- Laudato Si 238: Trinity
- Laudato Si 237: Sunday
- Ex Machina
- Laudato Si 236: The Eucharist
- Laudato Si 235: Sacraments, “A Privileged Way”
- Laudato Si 234: Finding Goodness in the World
- The Armchair Liturgist: Groundhogs, Candles, or Crêpes?
- Looking At Misericordia: Idoneity
- Laudato Si 233: Sacramental Signs and the Celebration of Rest
Vatican II pages
Melody on Unworthiness Liam on Unworthiness Liam on Laudato Si 238: Trinity Atheist Max on Ex Machina Liam on Laudato Si 237: Sunday Todd on Ex Machina Jim McCrea on Ex Machina Jim McCrea on The Armchair Liturgist: Ground… Dick Martin on What Would Jesus Do? Todd on What Would Jesus Do?
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Daily Archives: 11 December 2006
More on the Liturgy of the Hours. Diocesan clergy have a responsibility, and are advised to celebrate the Office communally: Since the divine office is the voice of the Church, that is of the whole mystical body publicly praising God, … Continue reading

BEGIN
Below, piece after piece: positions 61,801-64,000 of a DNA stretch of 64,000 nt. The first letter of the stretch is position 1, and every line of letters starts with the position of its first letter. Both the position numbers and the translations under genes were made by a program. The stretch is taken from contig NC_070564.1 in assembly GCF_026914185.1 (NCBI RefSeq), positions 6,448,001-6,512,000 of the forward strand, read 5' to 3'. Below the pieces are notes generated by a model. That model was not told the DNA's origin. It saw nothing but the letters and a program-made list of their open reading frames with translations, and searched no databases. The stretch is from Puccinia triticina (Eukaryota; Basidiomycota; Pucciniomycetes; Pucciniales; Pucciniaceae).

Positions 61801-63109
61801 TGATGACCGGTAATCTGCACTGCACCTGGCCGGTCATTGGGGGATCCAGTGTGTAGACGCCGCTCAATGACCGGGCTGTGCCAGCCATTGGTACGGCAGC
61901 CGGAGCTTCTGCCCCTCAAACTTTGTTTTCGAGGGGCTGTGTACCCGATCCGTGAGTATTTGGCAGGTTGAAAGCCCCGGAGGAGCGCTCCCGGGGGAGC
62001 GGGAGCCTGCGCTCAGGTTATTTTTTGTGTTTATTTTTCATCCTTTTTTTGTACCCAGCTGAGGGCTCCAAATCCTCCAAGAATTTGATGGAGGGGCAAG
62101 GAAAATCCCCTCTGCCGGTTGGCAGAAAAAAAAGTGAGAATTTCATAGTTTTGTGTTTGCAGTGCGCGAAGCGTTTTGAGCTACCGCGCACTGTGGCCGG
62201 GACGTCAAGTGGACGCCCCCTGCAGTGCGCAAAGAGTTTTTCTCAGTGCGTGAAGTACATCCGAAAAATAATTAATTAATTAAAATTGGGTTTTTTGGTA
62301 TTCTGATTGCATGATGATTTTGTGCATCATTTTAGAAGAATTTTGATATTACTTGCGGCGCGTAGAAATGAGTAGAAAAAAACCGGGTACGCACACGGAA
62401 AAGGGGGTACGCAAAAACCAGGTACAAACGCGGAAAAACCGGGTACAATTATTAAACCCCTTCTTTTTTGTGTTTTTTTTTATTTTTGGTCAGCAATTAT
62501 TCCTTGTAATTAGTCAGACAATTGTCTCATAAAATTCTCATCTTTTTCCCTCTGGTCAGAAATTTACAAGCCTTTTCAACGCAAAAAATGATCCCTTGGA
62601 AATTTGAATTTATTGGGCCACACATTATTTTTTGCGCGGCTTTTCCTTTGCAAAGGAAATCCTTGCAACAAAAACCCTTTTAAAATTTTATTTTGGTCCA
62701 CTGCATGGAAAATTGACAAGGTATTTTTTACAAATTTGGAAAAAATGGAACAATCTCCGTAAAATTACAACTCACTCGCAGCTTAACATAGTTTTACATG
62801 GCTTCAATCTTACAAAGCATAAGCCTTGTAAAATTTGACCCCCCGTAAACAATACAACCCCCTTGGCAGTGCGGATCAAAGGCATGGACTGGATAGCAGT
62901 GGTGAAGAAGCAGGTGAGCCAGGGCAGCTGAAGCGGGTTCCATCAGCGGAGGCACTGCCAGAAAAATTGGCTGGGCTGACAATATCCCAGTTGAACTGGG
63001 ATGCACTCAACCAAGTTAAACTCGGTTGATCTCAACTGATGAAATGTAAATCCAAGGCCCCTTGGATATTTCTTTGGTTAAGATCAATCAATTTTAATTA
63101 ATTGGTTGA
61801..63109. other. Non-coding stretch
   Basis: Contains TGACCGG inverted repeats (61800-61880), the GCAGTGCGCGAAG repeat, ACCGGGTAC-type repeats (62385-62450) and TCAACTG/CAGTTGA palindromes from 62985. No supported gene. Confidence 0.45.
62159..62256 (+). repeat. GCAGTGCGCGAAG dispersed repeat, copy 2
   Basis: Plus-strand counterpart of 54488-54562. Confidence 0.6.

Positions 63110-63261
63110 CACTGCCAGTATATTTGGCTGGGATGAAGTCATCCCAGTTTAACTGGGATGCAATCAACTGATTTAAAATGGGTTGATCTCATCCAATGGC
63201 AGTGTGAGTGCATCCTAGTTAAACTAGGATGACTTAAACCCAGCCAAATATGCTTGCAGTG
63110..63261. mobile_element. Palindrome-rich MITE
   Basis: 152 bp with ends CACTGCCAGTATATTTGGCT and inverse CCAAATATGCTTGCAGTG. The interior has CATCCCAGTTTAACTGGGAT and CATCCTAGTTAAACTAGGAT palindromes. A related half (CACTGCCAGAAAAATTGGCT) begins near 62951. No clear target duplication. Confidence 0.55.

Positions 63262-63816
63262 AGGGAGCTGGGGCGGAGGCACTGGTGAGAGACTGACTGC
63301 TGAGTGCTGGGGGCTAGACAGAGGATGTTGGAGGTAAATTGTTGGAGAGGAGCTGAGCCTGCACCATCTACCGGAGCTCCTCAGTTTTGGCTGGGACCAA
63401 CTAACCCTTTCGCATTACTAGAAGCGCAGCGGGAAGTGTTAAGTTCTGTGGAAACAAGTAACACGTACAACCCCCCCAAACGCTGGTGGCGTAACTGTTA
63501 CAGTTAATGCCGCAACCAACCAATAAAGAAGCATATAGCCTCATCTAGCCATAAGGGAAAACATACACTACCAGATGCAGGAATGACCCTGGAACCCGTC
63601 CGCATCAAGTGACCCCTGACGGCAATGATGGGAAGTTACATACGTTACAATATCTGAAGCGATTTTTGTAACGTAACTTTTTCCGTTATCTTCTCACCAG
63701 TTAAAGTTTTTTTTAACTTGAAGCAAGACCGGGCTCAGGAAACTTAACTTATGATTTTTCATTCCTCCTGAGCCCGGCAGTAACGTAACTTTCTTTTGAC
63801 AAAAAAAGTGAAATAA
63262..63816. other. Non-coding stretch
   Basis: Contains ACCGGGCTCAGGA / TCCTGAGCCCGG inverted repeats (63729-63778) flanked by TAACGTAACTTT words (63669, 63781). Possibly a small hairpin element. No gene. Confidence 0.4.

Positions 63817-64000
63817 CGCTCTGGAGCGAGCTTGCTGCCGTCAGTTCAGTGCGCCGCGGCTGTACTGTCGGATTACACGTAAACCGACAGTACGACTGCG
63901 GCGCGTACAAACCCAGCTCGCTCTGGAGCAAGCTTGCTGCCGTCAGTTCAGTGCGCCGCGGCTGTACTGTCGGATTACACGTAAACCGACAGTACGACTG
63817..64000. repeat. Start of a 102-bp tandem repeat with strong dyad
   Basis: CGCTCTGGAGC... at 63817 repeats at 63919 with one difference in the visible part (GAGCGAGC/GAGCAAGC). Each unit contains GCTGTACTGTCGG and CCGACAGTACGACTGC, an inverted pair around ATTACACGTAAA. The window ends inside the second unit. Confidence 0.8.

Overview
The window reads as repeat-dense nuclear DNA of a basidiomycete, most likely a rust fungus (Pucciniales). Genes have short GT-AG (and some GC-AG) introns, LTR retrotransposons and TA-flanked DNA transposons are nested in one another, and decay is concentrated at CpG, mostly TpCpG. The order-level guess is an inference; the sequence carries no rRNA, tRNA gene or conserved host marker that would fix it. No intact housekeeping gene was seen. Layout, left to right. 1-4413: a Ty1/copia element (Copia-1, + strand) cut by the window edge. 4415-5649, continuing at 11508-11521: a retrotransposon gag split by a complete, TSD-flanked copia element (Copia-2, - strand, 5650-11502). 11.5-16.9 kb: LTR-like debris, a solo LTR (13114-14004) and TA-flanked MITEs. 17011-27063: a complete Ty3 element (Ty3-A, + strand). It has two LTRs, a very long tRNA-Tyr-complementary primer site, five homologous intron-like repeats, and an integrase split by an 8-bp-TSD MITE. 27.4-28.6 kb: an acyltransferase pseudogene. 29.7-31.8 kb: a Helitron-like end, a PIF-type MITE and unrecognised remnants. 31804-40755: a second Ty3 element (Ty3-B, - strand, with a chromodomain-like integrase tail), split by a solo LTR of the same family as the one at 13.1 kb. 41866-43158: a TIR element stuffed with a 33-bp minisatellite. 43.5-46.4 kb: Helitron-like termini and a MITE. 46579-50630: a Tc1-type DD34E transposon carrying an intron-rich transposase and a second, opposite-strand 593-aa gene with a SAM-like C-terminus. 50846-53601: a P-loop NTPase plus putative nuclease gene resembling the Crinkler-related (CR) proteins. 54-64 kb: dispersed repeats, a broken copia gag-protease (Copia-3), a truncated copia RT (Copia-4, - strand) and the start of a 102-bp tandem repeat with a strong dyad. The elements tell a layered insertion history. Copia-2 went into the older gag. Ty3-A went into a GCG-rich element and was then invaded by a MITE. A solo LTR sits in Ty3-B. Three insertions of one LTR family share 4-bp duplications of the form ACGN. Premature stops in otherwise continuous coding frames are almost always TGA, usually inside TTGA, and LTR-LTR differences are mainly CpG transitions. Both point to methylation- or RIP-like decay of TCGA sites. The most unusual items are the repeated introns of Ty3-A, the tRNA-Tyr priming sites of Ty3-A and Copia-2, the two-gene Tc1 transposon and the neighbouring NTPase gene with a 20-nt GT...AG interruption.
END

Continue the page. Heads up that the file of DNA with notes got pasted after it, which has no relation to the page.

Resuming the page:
This was one of the many dropped topics I found as I’ve been cataloguing the old posts from blogspot. I touched upon it when someone asked me my opinion of which of the contemporary liturgical composers were likely to have … Continue reading
We’re not talking about V-I in music theory here. I’m thinking it’s time to ponder some new year’s resolutions for the blog. You might think that liturgists get their resolution ducks in a row by Christ the King Sunday. But … Continue reading
The buzz has been that something’s afoot for the preconciliar 1570/1962 Missal. The internet conservatives say a motu proprio from Pope Benedict is coming soon. Of course, liturgical conservatives have been saying that for months, and they’re always disappointed when … Continue reading
More holiday cheer. Enjoy. As for mashed potatoes, always ask if they’re made with skim milk or whole milk. If it’s skim, pass. Why bother? It’s like buying a sports car with an automatic transmission.
Abbreviations permitted: Members of any institute dedicated to acquiring perfection who, according to their constitutions, are to recite any parts of the divine office are thereby performing the public prayer of the Church. They too perform the public prayer of … Continue reading